Carmen Maria Machado’s first collection HER BODY AND OTHER PARTIES is garnering amazing acclaim.
Kirkus Prize Fiction FINALISTS:
- WHAT IT MEANS WHEN A
MAN FALLS FROM THE SKY: STORIES by Lesley Nneka Arimah
- EXIT WEST by Mohsin
- WHITE TEARS by Hari
- THE NINTH HOUR by
- HER BODY AND OTHER
PARTIES: STORIES by Carmen Maria Machado
- SING, UNBURIED, SING
by Jesmyn Ward
National Book Award Fiction FINALISTS:
- Elliot Ackerman,
DARK AT THE CROSSING
- Lisa Ko, THE LEAVERS
- Min Jin Lee,
- Carmen Maria
Machado, HER BODY AND OTHER PARTIES: STORIES
- Jesmyn Ward, SING,
Congratulations to all the finalists.
For THE NEW YORK TIMES, Parul Sehgal praises the work.
“Her Body and Other Parties,” by Carmen Maria Machado, is a love letter to an obstinate genre that won’t be gentrified. It’s a wild thing, this book, covered in sequins and scales, blazing with the influence of fabulists from Angela Carter to Kelly Link and Helen Oyeyemi, and borrowing from science fiction, queer theory and horror.
Published just this week, “Her Body and Other Parties” was released in the wake of its success: It’s been named a finalist for the National Book Award and for the Kirkus Prize, and its publisher, Graywolf, has already gone back for a third printing. Not since Karen Russell’s “St. Lucy’s Home for Girls Raised by Wolves,” in 2006, has a debut collection of short stories from a relatively unknown author garnered such attention, or deserved it more.
Sehgal gives special attention to “The Husband Stitch,” which also appears in Peter S. Beagle and Jacob Weisman‘s acclaimed anthology THE NEW VOICES OF FANTASY.
The strongest and scariest story here, “The Husband Stitch” — look up the term if you dare — follows a character through marriage, childbirth and childrearing. Running parallel are the gossip and ghost stories she hears about unlucky brides, unlucky pregnant women, women who got in the wrong car, who trusted the wrong doctor, married the wrong man, married the right man. “Stories have this way of running together like raindrops in a pond,” the narrator thinks. “Each is borne from the clouds separate, but once they have come together, there is no way to tell them apart.”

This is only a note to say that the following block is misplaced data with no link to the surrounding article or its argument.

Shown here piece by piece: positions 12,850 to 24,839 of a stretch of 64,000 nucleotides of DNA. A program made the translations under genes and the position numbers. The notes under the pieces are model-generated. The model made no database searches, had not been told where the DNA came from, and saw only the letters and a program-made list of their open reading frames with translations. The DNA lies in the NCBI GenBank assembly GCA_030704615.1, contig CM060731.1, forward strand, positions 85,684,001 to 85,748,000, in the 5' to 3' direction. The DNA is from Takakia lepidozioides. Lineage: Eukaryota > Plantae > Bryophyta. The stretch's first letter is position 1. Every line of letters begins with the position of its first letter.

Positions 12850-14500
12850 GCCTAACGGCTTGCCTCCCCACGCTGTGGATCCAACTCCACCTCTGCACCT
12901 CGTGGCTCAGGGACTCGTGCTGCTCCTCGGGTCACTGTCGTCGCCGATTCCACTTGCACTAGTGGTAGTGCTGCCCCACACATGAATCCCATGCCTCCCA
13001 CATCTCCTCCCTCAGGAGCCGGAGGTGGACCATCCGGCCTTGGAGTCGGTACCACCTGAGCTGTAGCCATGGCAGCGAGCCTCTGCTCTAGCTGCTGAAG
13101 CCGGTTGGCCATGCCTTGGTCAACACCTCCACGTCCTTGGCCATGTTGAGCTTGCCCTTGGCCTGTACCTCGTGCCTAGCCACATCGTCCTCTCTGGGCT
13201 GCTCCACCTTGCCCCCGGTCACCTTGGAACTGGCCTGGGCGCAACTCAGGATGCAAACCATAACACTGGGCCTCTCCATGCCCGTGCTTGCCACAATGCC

In the old myths, women were fenced in by forests, towers, spells. In Machado’s work, cautionary tales are all that’s required. Fear keeps women in line. Their own minds act in the place of moats.
Fairy tales were meant to inoculate us against dread, or so the theory goes; to offer children controlled exposure to frightening things — to jealousy, to adult sexuality. Terror in doses. Even Angela Carter, who claimed with characteristic relish that her work “cuts like a steel blade at the base of a man’s penis,” wrote some joyous endings. In her telling, Red Riding Hood and the wolf make the loveliest couple.
Machado offers a more complicated solace. She doesn’t contain our terror, she stokes it and teaches us about it.
Nicole Y. Chung in THE WASHINGTON POST includes the book among 9 short-story collections we can’t wait to read this fall.
Blending science fiction, comedy and fantasy, Machado explores violent acts committed against women. From a wife refusing to let her husband control her body to a woman attracting unwanted attention after weight-loss surgery, Machado’s stories inspire horror as well as sympathy. Longlisted for the National Book Award in fiction and a finalist for the Kirkus Prize.
For more info about THE NEW VOICES OF FANTASY, visit the Tachyon page.
Cover art by Camille André
Cover design by Elizabeth Story